If 1995 captured the imagination, 2000 flattened it.
Despite over 250 thousand people flocking to games in the heartlands in 1995, someone came up with a smart idea of largely taking the pool games elsewhere.
There were games held in Ireland, Wales and Scotland without domestic sides in these place to help boost ticket sales and it appeared that very few people knew the competition was happening. Even in England there was a succession of low crowds despite venues like Watford, Reading and Gloucester being used. It was almost complete contrast to places bursting to the seams five years earlier.
The ten team – fifteen game schedule was expanded to sixteen teams with thirty-one games in total. Included for the first time was a New Zealand Moari side and I’m not sure whether this added or took away further credibility. There were several sub 3500 crowds and the whole thing felt a lot more low key than 1995.
By the time of this World Cup, I still couldn’t drive so didn’t actually attend any games. My Rugby League interest had grown considerably (I was editor of Leigh Centurions website at this time) and a number of players with Leigh connections took part.
England had Paul Rowley in the squad, Dave Whittle represented Wales, Dave Bradbury and Liam Bretherton wore the green of Ireland along with the excellent Tommy Martyn and Willie Swan played for Samoa.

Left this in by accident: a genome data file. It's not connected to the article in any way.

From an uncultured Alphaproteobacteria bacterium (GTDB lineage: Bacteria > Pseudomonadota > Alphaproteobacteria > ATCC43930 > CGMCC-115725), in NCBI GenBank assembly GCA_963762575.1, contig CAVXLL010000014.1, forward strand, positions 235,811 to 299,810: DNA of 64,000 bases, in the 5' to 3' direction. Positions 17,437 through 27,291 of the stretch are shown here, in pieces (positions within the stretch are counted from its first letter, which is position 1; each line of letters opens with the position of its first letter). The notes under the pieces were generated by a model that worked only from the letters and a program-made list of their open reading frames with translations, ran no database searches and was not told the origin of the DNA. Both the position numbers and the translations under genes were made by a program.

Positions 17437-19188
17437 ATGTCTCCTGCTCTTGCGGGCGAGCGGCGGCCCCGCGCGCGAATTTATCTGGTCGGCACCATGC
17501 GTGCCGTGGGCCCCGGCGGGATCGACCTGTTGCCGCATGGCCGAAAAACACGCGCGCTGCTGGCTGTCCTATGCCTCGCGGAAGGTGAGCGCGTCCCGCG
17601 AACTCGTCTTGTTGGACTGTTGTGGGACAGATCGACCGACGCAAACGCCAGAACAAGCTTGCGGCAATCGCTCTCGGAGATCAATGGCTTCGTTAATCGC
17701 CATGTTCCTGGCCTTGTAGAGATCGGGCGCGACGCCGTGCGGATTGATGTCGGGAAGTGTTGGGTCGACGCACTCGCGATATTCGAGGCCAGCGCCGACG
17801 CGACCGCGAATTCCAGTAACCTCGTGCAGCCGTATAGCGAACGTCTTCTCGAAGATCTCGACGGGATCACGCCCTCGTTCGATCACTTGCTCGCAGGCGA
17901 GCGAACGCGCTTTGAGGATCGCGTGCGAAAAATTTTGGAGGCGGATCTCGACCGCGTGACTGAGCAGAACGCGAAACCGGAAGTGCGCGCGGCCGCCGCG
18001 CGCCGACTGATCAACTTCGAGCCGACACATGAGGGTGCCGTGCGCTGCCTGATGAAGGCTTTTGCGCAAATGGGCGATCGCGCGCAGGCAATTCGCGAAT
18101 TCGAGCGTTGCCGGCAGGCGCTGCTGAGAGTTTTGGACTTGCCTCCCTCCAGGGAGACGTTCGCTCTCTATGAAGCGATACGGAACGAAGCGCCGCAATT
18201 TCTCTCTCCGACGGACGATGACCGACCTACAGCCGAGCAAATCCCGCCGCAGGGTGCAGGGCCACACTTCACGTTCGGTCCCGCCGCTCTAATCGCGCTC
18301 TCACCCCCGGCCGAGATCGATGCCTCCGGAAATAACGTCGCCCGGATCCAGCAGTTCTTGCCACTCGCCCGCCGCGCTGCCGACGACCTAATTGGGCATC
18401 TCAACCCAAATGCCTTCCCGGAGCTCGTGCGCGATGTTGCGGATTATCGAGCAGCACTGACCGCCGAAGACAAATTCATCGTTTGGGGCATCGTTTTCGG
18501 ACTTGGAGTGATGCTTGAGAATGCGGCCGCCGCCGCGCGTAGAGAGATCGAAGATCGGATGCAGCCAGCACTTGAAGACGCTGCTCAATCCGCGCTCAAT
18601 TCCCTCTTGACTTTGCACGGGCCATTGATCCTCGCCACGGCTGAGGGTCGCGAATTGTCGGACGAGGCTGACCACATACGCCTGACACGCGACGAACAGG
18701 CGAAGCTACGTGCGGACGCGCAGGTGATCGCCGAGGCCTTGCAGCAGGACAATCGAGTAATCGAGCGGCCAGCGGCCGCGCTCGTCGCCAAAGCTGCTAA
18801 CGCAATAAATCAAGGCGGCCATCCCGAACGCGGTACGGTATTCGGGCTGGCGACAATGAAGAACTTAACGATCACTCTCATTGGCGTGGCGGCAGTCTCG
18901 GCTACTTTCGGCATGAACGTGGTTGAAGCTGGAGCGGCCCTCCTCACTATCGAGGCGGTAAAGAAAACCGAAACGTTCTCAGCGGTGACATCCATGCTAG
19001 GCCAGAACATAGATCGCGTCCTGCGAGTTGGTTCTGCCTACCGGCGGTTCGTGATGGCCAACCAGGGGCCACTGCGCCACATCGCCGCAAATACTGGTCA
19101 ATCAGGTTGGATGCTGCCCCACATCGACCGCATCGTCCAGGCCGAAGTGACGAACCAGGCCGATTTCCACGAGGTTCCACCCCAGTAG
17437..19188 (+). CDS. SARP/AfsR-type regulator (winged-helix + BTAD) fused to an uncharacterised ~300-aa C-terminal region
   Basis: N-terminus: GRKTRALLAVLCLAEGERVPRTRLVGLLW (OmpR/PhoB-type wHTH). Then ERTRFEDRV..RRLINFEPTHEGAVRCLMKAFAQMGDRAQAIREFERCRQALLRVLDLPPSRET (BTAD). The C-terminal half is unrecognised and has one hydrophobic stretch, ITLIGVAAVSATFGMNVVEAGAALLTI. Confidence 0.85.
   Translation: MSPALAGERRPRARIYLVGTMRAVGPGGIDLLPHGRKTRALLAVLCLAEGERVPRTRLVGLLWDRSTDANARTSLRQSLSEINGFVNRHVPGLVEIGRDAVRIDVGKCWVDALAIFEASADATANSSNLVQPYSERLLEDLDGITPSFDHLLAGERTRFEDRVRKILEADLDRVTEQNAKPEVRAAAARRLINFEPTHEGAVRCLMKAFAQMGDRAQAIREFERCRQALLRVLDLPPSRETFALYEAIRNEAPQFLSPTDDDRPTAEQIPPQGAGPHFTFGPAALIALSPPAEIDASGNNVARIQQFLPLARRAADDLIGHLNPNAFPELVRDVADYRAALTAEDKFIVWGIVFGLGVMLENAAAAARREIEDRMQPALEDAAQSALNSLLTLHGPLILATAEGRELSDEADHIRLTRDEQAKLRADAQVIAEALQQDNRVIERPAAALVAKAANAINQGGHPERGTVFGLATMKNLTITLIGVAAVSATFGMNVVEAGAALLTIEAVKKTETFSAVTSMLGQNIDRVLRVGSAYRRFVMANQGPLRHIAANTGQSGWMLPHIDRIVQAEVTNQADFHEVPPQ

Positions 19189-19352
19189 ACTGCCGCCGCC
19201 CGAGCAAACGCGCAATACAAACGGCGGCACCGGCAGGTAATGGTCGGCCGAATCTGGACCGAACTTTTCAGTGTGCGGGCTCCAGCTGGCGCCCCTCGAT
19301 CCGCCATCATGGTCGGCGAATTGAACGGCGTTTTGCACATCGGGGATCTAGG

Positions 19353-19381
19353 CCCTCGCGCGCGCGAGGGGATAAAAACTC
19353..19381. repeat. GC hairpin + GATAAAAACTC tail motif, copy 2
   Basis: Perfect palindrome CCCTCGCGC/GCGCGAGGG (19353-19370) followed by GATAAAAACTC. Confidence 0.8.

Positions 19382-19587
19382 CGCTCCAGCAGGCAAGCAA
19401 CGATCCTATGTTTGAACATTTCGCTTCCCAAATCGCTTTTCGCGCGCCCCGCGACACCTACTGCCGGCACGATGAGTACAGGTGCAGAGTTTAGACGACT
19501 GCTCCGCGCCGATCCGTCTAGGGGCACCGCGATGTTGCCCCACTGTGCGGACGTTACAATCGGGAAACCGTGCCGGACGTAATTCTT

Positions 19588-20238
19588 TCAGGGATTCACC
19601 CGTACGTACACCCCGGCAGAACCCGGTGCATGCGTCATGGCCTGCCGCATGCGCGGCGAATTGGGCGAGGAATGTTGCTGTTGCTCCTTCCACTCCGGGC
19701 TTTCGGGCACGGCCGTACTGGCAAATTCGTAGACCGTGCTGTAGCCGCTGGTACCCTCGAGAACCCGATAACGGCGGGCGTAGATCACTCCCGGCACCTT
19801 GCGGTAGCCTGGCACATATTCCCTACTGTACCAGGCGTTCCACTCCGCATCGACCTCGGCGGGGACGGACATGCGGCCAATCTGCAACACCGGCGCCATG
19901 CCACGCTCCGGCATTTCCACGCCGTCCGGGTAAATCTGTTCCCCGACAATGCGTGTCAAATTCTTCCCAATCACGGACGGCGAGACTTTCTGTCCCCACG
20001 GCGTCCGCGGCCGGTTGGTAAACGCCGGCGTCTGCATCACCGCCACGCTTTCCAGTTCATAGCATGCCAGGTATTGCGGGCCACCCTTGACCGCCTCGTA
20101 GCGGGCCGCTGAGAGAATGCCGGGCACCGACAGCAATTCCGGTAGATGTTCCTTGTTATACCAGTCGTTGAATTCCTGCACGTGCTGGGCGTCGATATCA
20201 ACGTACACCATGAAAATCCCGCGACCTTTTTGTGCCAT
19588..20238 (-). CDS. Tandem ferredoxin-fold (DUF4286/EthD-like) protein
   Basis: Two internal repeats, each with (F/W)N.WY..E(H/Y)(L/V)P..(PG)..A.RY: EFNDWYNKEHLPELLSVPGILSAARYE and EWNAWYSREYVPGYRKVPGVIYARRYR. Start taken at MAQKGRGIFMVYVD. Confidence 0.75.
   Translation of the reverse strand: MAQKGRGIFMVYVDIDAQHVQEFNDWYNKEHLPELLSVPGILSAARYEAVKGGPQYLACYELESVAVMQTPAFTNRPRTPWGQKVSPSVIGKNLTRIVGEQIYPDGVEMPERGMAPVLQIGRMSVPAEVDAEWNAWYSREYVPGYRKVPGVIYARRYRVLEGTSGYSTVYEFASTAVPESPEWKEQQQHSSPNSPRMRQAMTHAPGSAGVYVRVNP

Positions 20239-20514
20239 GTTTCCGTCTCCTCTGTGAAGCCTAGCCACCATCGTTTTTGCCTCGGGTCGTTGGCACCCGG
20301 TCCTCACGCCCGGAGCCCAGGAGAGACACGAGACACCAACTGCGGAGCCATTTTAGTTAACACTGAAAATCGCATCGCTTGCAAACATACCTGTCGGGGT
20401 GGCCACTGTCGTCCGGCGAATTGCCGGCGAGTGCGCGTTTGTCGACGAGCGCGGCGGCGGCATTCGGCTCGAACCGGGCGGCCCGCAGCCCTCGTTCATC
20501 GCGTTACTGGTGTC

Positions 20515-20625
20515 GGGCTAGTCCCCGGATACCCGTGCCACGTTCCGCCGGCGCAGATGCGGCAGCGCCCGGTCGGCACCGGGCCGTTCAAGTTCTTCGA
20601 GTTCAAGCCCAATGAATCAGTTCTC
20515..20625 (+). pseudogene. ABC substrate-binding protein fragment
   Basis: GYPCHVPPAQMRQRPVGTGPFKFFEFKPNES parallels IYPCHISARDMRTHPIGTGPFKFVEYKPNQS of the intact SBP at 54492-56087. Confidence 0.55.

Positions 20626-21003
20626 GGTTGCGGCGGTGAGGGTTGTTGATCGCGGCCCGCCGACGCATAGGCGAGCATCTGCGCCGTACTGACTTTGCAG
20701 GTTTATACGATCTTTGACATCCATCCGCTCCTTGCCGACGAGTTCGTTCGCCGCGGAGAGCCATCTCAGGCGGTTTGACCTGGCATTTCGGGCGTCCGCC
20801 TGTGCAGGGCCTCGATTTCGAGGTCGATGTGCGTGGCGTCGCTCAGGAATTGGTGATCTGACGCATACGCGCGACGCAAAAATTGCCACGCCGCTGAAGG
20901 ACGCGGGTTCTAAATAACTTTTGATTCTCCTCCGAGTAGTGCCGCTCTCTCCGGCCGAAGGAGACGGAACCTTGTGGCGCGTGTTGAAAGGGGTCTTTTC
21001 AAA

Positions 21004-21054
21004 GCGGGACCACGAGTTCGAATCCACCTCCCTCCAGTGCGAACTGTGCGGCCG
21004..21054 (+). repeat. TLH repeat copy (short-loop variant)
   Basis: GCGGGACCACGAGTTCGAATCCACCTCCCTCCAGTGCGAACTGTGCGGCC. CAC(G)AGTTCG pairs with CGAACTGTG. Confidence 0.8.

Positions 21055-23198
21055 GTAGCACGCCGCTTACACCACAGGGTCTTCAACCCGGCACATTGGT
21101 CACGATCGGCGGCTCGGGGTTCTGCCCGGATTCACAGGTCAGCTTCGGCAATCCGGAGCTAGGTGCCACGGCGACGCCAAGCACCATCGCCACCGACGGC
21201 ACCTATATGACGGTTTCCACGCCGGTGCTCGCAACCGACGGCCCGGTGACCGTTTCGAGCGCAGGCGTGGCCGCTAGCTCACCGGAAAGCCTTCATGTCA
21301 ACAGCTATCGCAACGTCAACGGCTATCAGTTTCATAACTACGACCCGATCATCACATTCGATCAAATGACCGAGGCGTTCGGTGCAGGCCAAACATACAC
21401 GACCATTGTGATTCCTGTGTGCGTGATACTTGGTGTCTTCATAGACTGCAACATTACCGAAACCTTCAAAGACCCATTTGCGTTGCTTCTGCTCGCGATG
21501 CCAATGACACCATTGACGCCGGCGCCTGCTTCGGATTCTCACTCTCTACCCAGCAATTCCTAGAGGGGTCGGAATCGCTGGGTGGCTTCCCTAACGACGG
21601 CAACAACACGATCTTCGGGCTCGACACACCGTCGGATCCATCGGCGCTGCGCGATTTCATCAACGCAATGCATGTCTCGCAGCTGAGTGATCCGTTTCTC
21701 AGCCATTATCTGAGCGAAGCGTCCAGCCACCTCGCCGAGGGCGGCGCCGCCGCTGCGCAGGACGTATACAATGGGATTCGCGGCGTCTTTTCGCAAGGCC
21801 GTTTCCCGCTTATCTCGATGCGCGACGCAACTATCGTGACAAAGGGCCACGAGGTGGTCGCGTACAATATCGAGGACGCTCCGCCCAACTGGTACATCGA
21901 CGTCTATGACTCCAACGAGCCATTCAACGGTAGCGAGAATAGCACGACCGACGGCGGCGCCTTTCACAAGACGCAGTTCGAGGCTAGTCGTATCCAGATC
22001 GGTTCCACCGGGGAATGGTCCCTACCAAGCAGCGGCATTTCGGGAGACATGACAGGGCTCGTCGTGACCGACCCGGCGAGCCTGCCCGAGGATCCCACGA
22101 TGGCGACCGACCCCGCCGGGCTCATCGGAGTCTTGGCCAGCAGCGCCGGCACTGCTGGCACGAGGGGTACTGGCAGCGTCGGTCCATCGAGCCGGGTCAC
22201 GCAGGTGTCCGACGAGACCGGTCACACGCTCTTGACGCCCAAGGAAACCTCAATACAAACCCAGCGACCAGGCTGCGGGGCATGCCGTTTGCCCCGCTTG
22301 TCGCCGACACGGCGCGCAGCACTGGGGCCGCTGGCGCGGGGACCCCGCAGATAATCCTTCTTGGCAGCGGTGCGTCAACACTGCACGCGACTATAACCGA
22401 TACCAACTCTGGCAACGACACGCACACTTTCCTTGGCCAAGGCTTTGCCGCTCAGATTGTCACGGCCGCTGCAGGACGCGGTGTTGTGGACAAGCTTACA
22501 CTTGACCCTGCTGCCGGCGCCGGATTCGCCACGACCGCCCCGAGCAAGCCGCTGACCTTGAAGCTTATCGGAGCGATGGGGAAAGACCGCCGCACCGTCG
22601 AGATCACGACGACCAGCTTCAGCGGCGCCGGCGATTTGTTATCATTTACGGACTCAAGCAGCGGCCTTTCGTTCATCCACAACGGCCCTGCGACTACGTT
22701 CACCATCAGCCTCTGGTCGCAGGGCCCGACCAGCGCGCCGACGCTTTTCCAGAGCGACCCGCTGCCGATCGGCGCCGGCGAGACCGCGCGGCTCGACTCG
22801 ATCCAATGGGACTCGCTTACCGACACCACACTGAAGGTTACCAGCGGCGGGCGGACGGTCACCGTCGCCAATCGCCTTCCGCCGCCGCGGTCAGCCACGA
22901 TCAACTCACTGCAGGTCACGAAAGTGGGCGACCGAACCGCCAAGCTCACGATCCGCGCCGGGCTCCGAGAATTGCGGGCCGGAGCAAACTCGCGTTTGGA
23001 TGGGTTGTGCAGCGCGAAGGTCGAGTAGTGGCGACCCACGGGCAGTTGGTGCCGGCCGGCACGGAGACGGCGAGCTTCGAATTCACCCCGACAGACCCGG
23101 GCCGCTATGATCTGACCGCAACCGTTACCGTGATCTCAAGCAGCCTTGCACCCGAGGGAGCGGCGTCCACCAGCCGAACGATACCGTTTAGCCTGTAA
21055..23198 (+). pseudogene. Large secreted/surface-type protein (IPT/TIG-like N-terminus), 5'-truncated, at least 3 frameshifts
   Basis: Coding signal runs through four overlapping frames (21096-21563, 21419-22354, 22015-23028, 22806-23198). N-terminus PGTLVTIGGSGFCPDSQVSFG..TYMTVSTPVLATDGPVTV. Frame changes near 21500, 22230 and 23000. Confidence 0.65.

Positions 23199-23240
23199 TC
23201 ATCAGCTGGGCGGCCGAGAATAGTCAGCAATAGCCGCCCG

It was only when it got round to the knock-out stages that the competition got really interesting.
Sky also showed games during this competition with Wales giving an almighty scare to Australia in the semi-final, video of which you’ll be able to see below:
After putting Ireland out in the quarter finals England saved their worst performance for their biggest game – pummelled by a rampant New Zealand who eventually won 49-6.
The Kiwis were brilliant and as a result quietly fancied their chances, having also run over 50 points past France. The World Cup Final played in front of 44,329 at Old Trafford was close at half-time, before the Aussies took complete command of the second half and won 40-12!
A video from that game can be seen below:
The postmortem of the tournament revealed a loss of £2m and meant there wasn’t to be another World Cup for eight years!